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7 habits to cultivate the flow state

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You know that moment when everything just flows? There’s nothing else but you and the experience.

You become the writing. You become the dance. For that brief moment in time, you are yoga. It’s like you and the experience become one, if only for a fleeting instance.

You call it ‘being in the zone’, academics call it ‘accessing the flow state’. It’s something we can slip in and out of.

We know we usually feel good when we’re in this state of being, but how can we access it more frequently?

1. Take a walk or exercise

‘You can walk yourself into a low-grade flow state…it’s a great reset. If you’re doing something creative and you didn’t get into flow and it was frustrating, this is a way to reset and start over” — Steven Kotler

By moving, it seems to help the flow of ideas and our ability to focus.

Studies have shown that exercise switches off the pre-frontal cortex, and essentially allows for our conscious, chattering mind to quieten down.

Nicolas Cole has tried this with writing, documenting an extremely insightful 7 minute home workout routine.

He says of the routine:

“When we did our first 7-minute sprint, one of the first things I noticed was how clear my head was as soon as I sat down to write. It felt like my inner voice was directly connected to my fingers, and as soon as I “thought” the words in my head, they appeared on the page in front of me. 33 minutes passed in an instant — and then we were right back to doing crunches and air squats and push-ups”.

2. Clear all distractions

“Ninety percent of the most important experiences in life are right in front of you. And instead of distracting yourself from them, as you have been, the Attention Diet will finally free you to face them” — Mark Manson

It’s been documented that you just can’t experience flow if distractions disrupt the experience (Nakamura et al., 2009). That’s why setting digital boundaries is so crucial if we want to experience the flow state more often.

When I went on a 10 day Silent Meditation retreat, not having any distractions for ten days gave me some of the most beautiful moments of my life. Of course, it’s not always easy to digitally detox. Mark Manson gives great tips for cultivating an ‘attention diet’, meaning we only limit ourselves to that which is nutritious for us mentally.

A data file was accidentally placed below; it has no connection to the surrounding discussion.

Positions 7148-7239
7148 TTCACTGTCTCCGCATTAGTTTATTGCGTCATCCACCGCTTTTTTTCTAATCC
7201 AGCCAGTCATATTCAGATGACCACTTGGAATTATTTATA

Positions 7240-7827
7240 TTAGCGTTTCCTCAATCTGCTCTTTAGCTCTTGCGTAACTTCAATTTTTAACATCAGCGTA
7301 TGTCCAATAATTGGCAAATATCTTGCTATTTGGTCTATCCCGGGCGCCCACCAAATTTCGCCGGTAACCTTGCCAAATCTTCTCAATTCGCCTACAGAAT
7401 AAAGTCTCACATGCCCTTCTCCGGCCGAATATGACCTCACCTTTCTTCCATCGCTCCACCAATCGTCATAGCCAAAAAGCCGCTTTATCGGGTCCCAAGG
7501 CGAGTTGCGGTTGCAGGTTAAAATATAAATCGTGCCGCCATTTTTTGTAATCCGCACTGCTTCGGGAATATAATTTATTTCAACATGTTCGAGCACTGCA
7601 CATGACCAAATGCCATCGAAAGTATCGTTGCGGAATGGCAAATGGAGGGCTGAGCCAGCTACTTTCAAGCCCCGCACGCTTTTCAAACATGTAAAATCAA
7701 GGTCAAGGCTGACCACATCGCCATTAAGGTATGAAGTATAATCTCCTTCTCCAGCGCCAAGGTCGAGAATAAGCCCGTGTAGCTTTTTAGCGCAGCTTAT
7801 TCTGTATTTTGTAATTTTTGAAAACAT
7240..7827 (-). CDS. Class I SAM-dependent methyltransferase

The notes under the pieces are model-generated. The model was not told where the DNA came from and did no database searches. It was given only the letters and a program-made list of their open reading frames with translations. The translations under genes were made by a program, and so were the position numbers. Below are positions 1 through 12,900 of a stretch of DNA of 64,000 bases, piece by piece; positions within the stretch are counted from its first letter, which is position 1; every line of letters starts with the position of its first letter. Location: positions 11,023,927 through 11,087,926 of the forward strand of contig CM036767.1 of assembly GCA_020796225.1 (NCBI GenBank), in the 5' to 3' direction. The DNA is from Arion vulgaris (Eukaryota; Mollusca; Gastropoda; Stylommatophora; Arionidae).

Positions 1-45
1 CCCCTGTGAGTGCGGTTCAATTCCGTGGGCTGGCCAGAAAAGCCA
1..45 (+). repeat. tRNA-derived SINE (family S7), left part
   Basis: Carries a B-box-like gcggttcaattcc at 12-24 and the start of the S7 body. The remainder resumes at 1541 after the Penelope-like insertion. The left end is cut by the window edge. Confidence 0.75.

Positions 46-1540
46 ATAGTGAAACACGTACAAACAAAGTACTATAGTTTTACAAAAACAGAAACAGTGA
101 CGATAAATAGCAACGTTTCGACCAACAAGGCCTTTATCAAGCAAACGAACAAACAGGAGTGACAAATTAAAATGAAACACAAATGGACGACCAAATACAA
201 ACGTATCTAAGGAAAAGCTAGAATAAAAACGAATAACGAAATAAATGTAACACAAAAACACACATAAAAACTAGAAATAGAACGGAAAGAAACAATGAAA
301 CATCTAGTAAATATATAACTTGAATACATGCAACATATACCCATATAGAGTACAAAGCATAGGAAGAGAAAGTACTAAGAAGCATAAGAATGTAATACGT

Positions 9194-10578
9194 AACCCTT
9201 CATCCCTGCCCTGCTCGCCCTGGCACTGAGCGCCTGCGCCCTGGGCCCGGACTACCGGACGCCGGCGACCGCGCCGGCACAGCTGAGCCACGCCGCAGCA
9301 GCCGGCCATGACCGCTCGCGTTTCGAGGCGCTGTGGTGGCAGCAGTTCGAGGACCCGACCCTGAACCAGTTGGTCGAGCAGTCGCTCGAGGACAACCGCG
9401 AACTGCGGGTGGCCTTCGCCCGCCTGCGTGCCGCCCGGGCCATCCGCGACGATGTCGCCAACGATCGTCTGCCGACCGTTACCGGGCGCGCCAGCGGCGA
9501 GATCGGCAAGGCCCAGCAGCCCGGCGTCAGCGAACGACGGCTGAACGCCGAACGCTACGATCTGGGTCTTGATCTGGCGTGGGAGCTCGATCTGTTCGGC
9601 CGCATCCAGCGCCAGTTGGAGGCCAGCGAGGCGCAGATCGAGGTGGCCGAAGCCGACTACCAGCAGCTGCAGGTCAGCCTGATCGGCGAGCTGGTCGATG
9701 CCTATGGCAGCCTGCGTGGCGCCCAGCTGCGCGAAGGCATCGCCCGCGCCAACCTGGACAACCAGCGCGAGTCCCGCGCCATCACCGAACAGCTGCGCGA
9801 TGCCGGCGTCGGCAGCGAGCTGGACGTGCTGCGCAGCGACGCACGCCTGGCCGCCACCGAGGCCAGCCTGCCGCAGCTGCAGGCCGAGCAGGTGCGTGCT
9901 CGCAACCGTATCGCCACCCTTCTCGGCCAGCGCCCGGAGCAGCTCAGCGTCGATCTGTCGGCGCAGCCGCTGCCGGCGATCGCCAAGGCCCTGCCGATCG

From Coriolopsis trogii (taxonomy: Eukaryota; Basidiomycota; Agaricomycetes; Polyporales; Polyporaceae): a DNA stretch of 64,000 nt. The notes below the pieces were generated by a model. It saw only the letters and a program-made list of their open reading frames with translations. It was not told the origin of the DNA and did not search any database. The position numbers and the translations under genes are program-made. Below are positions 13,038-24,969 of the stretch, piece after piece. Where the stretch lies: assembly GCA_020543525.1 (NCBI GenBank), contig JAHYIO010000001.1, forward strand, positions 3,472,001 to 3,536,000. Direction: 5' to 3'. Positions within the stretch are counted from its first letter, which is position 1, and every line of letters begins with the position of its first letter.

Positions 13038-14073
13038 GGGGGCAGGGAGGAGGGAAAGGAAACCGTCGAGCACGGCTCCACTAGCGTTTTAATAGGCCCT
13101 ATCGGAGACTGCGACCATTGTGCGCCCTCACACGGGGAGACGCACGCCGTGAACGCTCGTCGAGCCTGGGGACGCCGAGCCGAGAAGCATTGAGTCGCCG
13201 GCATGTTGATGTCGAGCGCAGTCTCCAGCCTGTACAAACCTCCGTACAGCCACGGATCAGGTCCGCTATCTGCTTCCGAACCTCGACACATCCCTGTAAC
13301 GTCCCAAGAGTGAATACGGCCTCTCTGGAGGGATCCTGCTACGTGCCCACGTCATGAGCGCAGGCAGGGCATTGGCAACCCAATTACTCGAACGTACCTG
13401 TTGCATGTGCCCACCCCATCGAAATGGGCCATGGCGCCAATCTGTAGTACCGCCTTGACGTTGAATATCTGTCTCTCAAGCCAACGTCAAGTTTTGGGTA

Gretchen Rubin says “I find that I’m much happier if I can achieve this flow state for part of each day. But this requires shutting off my email and my web browser, not an easy task”.

In a world that demands our attention, giving yourself the gift of flow may mean setting strict boundaries, and saying no to a lot of other things.

3. Quiet your mind

‘Most of us live our lives like heads on sticks’ — Steven Kotler

If your mind is spinning faster than a hamster wheel, it’s going to be difficult to get into flow. Having one too many tabs in your brain open actually blocks the flow state. When you meditate or do yoga, you quiet your mind, allowing flow in.

‘Deep embodiment’ is one of the triggers that Kotler mentions, and it’s essentially about feeling with your entire body — not just your mind.

When we become mindful, we not only attune to the present moment with our mental focus, but with our bodily awareness.

4. Try something new

Kotler says we need an element of ‘risk’ to get in the flow state.

Of course, mountain climbers and kayakers are deeply in flow due to the physical risks involved, but you don’t have to jeapordise your life if you’re not a fan of extreme sports.

Social and even emotional risks can get you in this flow state.

In short — put yourself out of your comfort zone. Travel somewhere new. Do an activity you’ve never done before. Read something novel.

5. Do what lights you up

“When something strikes a spark of interest, follow it” says Mihaly Csikszentmihalyi, in Creativity: Flow and the Psychology of Discovery and Invention.

The flow state is a state of absorption; so it makes sense to do something that you’re likely to get lost in. It can only show up in the now, and when we can pay attention and focus in the present moment.

6. Be in nature

“I go to nature to be soothed and healed, and to have my senses put in order” — John Burroughs

If we’re sat at a computer for 10 hours a day, it’s likely we are stuck in our heads.

Being in nature allows us to become more attuned to the environment around us, a pre-requisite for flow.

Nature is the great reset button for human health, and there is nowhere more calming for the mind. Not only can it make you up to 47% more creative, but it is scientifically proven to boost your immunity and lower stress levels.

7. Trust yourself

Ultimately, getting into a flow state requires two things — surrender and self-trust to the present moment.

No one ever got in flow by over-analysing, just like no one ever swam by deliberating whether it was safe to jump off the diving board or not.

So with writing, dance, painting, speaking to that cute person — whatever it is, just trust yourself, don’t think, and dive in.

As the mighty Chemical Brothers say — don’t think — just let it flow.